Write Less Code with Database Driven Apps (AutoHotkey Script Design)

Use Simple Database Files to Both Write AutoHotkey Code and Create Flexible Scripts

GraphicSoundsIn the last blog, I introduced a simple AutoHotkey app I call PictureSounds.ahk. When the user clicks on an image, AutoHotkey seeks the name of the sound file in an INI lookup table, then plays it. The script uses the image file name as the INI file Key. After loading a series of images, the script plays a different sound for each image. (It even plays videos!)

Using the INI file as a lookup table saved me from writing a different subroutine (or at least If condition) for each Picture control in the GUI window. Now, I show how to use that same data file to write the command code lines for adding the images to the pop-up files.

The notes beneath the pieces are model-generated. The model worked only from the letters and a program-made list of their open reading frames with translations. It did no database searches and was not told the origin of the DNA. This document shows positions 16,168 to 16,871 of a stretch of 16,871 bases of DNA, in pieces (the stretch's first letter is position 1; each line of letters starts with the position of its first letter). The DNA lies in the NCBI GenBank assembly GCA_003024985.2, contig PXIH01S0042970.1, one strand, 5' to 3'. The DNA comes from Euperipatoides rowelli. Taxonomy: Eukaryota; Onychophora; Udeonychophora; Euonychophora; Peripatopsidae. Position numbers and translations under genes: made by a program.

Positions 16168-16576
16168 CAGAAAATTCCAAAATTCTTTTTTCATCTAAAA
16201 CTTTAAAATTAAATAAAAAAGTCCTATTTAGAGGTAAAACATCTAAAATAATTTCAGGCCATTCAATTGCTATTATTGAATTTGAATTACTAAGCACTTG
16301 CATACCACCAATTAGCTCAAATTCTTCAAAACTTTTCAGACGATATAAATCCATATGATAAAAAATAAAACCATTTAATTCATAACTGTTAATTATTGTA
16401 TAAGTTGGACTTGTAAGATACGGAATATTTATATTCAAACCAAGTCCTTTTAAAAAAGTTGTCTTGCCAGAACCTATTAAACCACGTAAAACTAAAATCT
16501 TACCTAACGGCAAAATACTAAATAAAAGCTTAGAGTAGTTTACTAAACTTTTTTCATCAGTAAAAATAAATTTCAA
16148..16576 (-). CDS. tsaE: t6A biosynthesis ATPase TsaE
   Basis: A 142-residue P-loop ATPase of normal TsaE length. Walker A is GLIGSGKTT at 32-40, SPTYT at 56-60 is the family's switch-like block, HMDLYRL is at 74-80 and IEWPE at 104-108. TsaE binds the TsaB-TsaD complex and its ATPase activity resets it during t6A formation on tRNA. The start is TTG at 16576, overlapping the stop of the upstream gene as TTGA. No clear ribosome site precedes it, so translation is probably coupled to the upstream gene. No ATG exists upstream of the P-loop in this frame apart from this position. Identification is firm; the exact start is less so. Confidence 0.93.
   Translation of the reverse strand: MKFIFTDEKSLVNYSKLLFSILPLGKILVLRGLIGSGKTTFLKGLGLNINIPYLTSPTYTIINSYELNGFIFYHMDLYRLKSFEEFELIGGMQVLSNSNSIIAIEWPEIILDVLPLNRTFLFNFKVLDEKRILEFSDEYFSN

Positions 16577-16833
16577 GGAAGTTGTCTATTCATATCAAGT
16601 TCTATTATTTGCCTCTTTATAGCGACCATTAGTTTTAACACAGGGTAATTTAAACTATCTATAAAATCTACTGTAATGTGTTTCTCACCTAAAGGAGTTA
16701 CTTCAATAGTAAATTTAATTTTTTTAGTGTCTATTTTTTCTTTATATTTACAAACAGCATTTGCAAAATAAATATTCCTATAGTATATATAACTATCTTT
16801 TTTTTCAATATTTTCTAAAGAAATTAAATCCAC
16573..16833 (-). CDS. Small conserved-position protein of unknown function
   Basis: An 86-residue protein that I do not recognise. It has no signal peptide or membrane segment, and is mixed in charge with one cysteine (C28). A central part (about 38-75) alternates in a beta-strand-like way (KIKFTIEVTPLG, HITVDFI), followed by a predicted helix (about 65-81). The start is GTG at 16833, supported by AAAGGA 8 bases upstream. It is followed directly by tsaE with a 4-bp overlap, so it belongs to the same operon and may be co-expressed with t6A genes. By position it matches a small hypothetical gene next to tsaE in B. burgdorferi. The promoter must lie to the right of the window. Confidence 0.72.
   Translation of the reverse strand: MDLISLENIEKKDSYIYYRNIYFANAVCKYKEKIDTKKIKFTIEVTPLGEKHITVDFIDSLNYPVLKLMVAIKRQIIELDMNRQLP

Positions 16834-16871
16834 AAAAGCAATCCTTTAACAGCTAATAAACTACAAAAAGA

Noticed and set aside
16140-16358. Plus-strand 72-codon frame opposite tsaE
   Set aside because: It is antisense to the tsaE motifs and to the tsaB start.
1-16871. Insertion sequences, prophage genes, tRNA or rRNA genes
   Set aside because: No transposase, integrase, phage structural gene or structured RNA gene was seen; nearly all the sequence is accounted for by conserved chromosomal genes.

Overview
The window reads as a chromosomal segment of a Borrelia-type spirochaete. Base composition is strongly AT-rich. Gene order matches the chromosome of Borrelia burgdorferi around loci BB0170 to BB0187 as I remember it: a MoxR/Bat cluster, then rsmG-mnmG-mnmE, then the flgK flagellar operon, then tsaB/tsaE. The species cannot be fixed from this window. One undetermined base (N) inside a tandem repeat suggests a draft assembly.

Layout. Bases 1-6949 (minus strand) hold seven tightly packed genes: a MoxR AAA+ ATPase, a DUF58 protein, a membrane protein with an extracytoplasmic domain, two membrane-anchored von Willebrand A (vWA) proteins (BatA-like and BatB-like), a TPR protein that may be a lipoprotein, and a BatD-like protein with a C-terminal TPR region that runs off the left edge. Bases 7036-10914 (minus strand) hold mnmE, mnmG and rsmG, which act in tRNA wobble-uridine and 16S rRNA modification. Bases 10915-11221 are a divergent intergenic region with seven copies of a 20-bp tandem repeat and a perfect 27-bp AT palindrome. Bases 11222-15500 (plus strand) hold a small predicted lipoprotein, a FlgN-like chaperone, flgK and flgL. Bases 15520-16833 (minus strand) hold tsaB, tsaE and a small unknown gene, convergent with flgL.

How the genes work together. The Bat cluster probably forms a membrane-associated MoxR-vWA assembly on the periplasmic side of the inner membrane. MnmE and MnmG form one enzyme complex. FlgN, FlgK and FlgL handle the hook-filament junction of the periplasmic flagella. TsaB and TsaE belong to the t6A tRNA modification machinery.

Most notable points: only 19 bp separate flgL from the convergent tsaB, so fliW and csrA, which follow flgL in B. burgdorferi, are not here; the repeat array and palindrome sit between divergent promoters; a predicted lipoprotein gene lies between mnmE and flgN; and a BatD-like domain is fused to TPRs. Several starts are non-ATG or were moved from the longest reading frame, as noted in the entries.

You’ll find plenty of useful things to do in AutoHotkey without ever accessing separate files, but, when properly implemented, using database files to save and recall values makes everything easier.

The following script adds images to a GUI window, then uses the image filename as an INI file lookup Key for finding and playing the associated sound file:

Gui, Add, Picture, x50 w50 h-1 section gCtrlEvent
   , Dancing Dogs Small.jpg
Gui, Add, Picture, w50 h-1 gCtrlEvent
   , Cheese Burger Small.jpg
Gui, Add, Picture, w50 h-1 gCtrlEvent
   , Phone Small.jpg
Gui, Show, w150

CtrlEvent(CtrlHwnd, GuiEvent, EventInfo, ErrLevel:="")
{
  GuiControlGet, OutputVar , , %CtrlHwnd%,
; MouseGetPos, , , , OutputVar  ; Alternative command
  IniRead, Sound, PictureSounds.ini, Sounds, %OutputVar%